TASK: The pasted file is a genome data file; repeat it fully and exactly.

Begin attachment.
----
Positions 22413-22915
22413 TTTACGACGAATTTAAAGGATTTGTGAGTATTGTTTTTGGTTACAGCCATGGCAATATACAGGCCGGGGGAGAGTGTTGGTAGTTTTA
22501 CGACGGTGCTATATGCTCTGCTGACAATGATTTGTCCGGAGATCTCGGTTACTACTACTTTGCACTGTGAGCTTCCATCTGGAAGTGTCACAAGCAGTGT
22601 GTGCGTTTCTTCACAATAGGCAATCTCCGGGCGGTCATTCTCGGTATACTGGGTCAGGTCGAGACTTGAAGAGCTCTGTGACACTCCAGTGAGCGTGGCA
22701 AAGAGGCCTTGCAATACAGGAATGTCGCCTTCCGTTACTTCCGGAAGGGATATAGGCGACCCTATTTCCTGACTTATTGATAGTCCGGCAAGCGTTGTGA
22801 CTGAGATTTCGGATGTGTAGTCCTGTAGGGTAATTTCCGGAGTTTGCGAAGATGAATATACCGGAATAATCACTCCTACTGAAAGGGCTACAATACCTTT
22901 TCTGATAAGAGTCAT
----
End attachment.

Positions 22413-22915
22413 TTTACGACGAATTTAAAGGATTTGTGAGTATTGTTTTTGGTTACAGCCATGGCAATATACAGGCCGGGGGAGAGTGTTGGTAGTTTTA
22501 CGACGGTGCTATATGCTCTGCTGACAATGATTTGTCCGGAGATCTCGGTTACTACTACTTTGCACTGTGAGCTTCCATCTGGAAGTGTCACAAGCAGTGT
22601 GTGCGTTTCTTCACAATAGGCAATCTCCGGGCGGTCATTCTCGGTATACTGGGTCAGGTCGAGACTTGAAGAGCTCTGTGACACTCCAGTGAGCGTGGCA
22701 AAGAGGCCTTGCAATACAGGAATGTCGCCTTCCGTTACTTCCGGAAGGGATATAGGCGACCCTATTTCCTGACTTATTGATAGTCCGGCAAGCGTTGTGA
22801 CTGAGATTTCGGATGTGTAGTCCTGTAGGGTAATTTCCGGAGTTTGCGAAGATGAATATACCGGAATAATCACTCCTACTGAAAGGGCTACAATACCTTT
22901 TCTGATAAGAGTCAT